Thursday , November 22 2018
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It’s not capitalism killing the wildlife

Summary:
Normally the burblings of the lesser minds in academe can be ignored. What does it matter what the students forget in 3 minutes time? There are times though when it’s useful to point out the inanity of what is believed. As with this, blaming capitalism for the disappearance of wildlife:The latest Living Planet report from the WWF makes for grim reading: a 60% decline in wild animal populations since 1970, collapsing ecosystems, and a distinct possibility that the human species will not be far behind. The report repeatedly stresses that humanity’s consumption is to blame for this mass extinction, and journalists have been quick to amplify the message. The Guardian headline reads “Humanity has wiped out 60% of animal populations”, while the BBC runs with “Mass wildlife loss caused by human

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Normally the burblings of the lesser minds in academe can be ignored. What does it matter what the students forget in 3 minutes time? There are times though when it’s useful to point out the inanity of what is believed. As with this, blaming capitalism for the disappearance of wildlife:

The latest Living Planet report from the WWF makes for grim reading: a 60% decline in wild animal populations since 1970, collapsing ecosystems, and a distinct possibility that the human species will not be far behind. The report repeatedly stresses that humanity’s consumption is to blame for this mass extinction, and journalists have been quick to amplify the message. The Guardian headline reads “Humanity has wiped out 60% of animal populations”, while the BBC runs with “Mass wildlife loss caused by human consumption”. No wonder: in the 148-page report, the word “humanity” appears 14 times, and “consumption” an impressive 54 times.

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The WWF report is right to highlight “exploding human consumption”, not population growth, as the main cause of mass extinction, and it goes to great lengths to illustrate the link between levels of consumption and biodiversity loss. But it stops short of pointing out that capitalism is what compels such reckless consumption. Capitalism – particularly in its neoliberal form – is an ideology founded on a principle of endless economic growth driven by consumption, a proposition that is simply impossible.

We;re neoliberals who even think that capitalism is a pretty neat system. Yet we’re entirely unaware of any manner in which capitalism is driven or founded upon any idea of endless growth or consumption.

We agree entirely that people like to become richer, that the poor like to become wealthy. Also that people like to consume, defining being richer as being able to consume more, but that’s nothing to do with capitalism, that’s to do with people. Any economic system at all must grapple with the, err, subject of the subject, us flawed beings out here.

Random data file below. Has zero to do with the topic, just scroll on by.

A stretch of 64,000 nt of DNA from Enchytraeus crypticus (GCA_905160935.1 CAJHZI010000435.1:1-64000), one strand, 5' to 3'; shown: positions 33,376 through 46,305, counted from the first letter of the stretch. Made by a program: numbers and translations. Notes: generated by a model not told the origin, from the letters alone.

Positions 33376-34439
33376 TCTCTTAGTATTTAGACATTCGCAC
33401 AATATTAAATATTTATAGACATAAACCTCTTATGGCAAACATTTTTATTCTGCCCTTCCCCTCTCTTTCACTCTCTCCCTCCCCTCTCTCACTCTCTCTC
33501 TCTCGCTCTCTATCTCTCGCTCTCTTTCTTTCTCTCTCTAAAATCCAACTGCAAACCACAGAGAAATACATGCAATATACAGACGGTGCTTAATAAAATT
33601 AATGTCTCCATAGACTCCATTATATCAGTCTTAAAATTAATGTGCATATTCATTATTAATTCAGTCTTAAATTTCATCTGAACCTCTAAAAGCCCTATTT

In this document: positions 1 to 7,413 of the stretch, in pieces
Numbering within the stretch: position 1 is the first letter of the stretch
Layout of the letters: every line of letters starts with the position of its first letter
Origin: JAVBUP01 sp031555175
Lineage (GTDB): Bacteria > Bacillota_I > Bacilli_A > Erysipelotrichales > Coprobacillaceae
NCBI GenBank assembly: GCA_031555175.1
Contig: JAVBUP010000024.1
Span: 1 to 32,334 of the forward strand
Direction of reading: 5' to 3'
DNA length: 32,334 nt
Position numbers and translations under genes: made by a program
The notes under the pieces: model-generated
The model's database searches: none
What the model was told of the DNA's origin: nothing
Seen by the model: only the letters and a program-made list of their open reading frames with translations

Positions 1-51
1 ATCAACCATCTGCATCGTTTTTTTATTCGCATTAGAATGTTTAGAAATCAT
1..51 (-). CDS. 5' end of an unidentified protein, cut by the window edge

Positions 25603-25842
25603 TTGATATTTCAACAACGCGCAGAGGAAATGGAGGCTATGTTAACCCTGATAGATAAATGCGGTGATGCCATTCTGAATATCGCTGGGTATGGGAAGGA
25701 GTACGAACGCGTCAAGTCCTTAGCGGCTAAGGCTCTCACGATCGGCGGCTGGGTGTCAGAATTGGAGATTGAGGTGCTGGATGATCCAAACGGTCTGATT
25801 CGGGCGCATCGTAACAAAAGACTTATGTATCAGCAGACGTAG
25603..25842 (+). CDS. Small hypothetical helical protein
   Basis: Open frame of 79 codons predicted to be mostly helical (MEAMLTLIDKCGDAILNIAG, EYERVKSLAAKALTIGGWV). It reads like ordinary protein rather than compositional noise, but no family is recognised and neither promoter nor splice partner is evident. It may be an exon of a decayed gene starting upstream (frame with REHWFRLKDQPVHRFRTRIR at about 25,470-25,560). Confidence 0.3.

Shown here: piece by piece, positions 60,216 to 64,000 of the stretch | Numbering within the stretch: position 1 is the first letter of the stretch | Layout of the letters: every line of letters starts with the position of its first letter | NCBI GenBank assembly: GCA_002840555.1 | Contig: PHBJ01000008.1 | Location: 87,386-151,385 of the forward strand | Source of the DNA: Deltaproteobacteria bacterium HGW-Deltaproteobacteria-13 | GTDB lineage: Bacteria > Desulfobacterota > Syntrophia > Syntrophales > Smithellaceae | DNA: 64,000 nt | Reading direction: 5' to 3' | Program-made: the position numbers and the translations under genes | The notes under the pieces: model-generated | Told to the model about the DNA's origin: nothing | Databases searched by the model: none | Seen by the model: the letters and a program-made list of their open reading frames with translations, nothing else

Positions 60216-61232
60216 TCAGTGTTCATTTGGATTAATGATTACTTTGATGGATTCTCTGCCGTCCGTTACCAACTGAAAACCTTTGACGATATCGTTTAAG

But there’s more to it than this. Capitalism is, often enough, the solution to such environmental ills. As Garrett Hardin pointed out many environmental problems are Commons Problems, a viable solution to which is private ownership of the resource. Capitalism is a system of who owns - private individuals. Cows are privately owned, we’ve not a shortage of them, elephants are not we do.

More even that this there’s the point that capitalism and markets make the modern world possible, the support of us 7 billion humans. Imagine us all without the technologies which the Industrial Revolutions have brought us. We’d be trying to farm at 18th century efficiencies. That is, even with many fewer humans around there’d still be no wildlife at all.

Capitalism can indeed be messy and ugly in its early stages but the one thing ids truly promotes is efficiency, the use of fewer, less, resources to achieve a goal or human standard of living. Meaning that capitalist systems leave more left over for non-human living. As anyone observing the environmental wastelands of either socialism or even hunter gatherers under significant population pressure will be able to see.

It wasn’t after all, the capitalists that did for the Moa, Mastodon or the Dwarf Hippo now, was it?

Tim Worstall
Tim Worstall is a British-born writer and Senior Fellow of the Adam Smith Institute. Worstall is a regular contributor to Forbes and the Register. He has also written for the Guardian, the New York Times, PandoDaily, the Daily Telegraph blogs, the Times, and The Wall Street Journal. In 2010 his blog was listed as one of the top 100 UK political blogs by Total Politics.

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